The King's Curse (The Plantagenet and Tudor Novels) (Paperback)
Washington Square Press, 9781451626124, 640pp.
Publication Date: April 7, 2015
Other Editions of This Title:
Digital Audiobook (9/8/2014)
Paperback, Large Print (4/7/2015)
Pre-Recorded Audio Player (9/22/2014)
As an heir to the Plantagenets, Margaret is seen by the King’s mother, the Red Queen, as a rival to the Tudor claim to the throne. She is buried in marriage to a Tudor supporter—Sir Richard Pole, governor of Wales—and becomes guardian to Arthur, the young Prince of Wales, and his beautiful bride, Katherine of Aragon.
But Margaret’s destiny, as cousin to the White Princess, is not for a life in the shadows. Tragedy throws her into poverty, yet a royal death restores her to her place at young Henry VIII’s court where she becomes chief lady-in-waiting to Queen Katherine. There she watches the dominance of the Spanish queen over her husband and her tragic decline.
Amid the rapid deterioration of the Tudor court, Margaret must choose whether her allegiance is to the increasingly tyrannical Henry VIII or to her beloved queen. Caught between the old and the new, Margaret must find her own way, concealing her knowledge that an old curse cast upon all the Tudors is slowly coming true...
About the Author
Praise For The King's Curse (The Plantagenet and Tudor Novels)…
— Roanoke Times
“The book’s greatest strength is its first-hand, fascinating yet horrifying view of Henry VIII’s transition from handsome young prince to monstrous tyrant. . . . Gregory takes us beyond the seductive trappings of historical detail and makes us feel the terror of what living through that turbulent period might have been like.”—Miami Herald
“Without a doubt, Gregory has made another powerful addition to the genre (so much so that I hesitate to even call it historical fiction). This historian’s extensive knowledge of the English monarchy truly brings this famous story to life.”—The Sun-News (Myrtle Beach)
“An excellent addition to the Tudor royalty genre, not only for its unique perspective, but also the easy flow of the narrative and the intriguing complexities of characters’ personalities.”—Historical Novel Society
“[A] gripping and detailed chronicle, with plenty of court intrigue and politics to spice up the action . . . . Highly recommended.” —Library Journal (starred review)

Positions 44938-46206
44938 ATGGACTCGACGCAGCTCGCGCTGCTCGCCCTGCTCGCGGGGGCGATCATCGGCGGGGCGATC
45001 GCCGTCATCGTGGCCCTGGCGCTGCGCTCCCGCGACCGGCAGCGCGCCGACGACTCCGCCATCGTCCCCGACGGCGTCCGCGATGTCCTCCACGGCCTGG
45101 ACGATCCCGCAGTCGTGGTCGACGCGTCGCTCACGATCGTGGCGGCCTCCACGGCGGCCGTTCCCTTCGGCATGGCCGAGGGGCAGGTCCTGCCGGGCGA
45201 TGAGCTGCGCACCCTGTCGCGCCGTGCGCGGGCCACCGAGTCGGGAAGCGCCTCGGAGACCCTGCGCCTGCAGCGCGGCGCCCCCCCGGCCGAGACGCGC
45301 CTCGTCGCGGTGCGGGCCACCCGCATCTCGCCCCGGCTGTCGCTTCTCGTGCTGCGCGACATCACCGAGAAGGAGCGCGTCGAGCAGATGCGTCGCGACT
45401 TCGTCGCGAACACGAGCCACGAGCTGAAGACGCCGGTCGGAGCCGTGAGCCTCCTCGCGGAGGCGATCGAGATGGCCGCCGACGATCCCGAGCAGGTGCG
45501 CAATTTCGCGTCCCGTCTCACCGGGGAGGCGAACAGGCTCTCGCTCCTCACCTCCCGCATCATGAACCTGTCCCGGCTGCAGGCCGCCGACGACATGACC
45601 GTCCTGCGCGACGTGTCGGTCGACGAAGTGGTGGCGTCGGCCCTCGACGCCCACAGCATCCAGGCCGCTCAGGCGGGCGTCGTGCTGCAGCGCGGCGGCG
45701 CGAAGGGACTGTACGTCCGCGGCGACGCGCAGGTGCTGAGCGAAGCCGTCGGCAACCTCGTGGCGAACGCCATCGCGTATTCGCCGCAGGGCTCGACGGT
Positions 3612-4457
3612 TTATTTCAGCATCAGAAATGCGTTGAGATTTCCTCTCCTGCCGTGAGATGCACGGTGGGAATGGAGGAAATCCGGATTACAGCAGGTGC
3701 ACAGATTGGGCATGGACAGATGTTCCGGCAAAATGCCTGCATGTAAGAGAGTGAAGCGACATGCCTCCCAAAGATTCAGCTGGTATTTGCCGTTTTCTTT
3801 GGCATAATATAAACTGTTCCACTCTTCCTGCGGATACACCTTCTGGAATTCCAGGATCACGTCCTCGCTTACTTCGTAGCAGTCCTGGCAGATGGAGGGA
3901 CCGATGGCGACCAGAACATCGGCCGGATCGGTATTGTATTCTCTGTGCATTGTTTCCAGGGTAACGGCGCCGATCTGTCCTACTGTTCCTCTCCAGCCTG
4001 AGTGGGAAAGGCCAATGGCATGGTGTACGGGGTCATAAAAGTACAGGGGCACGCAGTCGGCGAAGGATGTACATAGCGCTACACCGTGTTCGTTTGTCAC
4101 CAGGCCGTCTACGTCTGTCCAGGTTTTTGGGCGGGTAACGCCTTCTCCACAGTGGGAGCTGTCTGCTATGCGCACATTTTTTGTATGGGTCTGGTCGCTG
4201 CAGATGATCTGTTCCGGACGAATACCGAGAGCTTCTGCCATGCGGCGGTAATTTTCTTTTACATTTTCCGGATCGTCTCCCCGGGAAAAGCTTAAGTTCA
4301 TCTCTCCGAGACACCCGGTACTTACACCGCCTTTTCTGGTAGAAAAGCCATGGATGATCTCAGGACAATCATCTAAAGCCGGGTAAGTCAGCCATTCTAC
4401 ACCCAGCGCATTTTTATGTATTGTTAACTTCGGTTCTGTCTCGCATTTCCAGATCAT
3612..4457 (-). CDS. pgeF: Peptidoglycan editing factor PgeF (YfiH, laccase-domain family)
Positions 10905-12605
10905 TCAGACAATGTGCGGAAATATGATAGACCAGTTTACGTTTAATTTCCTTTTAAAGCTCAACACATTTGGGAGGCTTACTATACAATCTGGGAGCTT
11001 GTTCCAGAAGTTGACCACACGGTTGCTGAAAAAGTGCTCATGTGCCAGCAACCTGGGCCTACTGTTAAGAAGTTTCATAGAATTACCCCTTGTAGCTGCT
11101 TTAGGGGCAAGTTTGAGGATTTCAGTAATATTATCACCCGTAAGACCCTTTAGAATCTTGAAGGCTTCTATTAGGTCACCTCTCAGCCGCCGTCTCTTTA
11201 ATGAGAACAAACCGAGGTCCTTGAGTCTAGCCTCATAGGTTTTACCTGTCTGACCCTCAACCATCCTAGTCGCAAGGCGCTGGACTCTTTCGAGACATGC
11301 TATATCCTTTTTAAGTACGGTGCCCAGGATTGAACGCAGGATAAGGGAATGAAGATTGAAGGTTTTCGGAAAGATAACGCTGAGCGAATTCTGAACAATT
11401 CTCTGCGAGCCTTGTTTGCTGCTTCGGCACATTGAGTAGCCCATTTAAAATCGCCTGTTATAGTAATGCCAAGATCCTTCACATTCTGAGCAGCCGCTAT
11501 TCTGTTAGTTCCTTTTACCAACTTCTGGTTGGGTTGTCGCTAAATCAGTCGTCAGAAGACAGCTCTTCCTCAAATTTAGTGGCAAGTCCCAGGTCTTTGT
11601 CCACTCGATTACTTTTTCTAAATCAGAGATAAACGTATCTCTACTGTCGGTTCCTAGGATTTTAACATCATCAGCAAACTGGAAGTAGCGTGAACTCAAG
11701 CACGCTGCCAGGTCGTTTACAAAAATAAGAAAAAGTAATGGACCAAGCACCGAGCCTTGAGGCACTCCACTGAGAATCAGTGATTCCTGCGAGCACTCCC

“Nobody does dynastic history like Gregory.”
"Gregory manages to keep us in suspense as to what will befall her characters....Under [her] spell, we keep hoping history won't repeat itself.”
— Kirkus Reviews
"An illuminating portrait. . . Gregory moves confidently through a tangle of intrigue, revenge, and tyranny toward a shocking betrayal."
— Publishers Weekly
"Loyalties are torn, paranoia festers and you can almost hear the bray of royal trumpets as the period springs to life. It’s a bloody irresistible read."
— People Magazine, on The White Princess
"Bring on the blood, sex and tears! . . . You name it, it's all here."
— USA Today, on The White Princess
“This rich tapestry brings to vivid life the court of Henry and Elizabeth. Meticulously drawn characters with a seamless blending of historical fact and fiction combine in a page-turning epic of a story. Tudor-fiction fans can never get enough, and they will snap this one up.”
— Library Journal (starred review), on The White Princess
"The White Princess features one of the more intriguing theories about the possible fate of the princes."
— The Washington Post, on The White Princess
“The queen of royal fiction.”
— USA Today
“There's no question that she is the best at what she does.”
— Associated Press
“Philippa Gregory turns real-life historical royalty into royally entertaining novels.”
“If only grade-school history books were written so vividly.”
— Entertainment Weekly
“In thoroughly researched, wonderfully realized settings, she can make a period come alive.”
— The Boston Globe
“Gregory ... always delivers the goods.”
— New York Post
— New York Daily News
“Margaret’s story is shocking, deeply moving and offers an alternative view on a much-told tale. Gregory is on form here; her depiction of Henry VIII’s transformation from indulged golden boy to sinister tyrant is perfectly pitched and seems more horrific still when we are made intimate witnesses to the devastation of Margaret’s family. . . . I defy anyone to remain dry-eyed as the story reaches its tragic denouement.”—The Sunday Express (UK)
“Infuses vitality into an oft-forgotten player in the aftermath of the War of the Roses—Margaret Poole, heiress to the defeated Plantagenet clan.”—Closer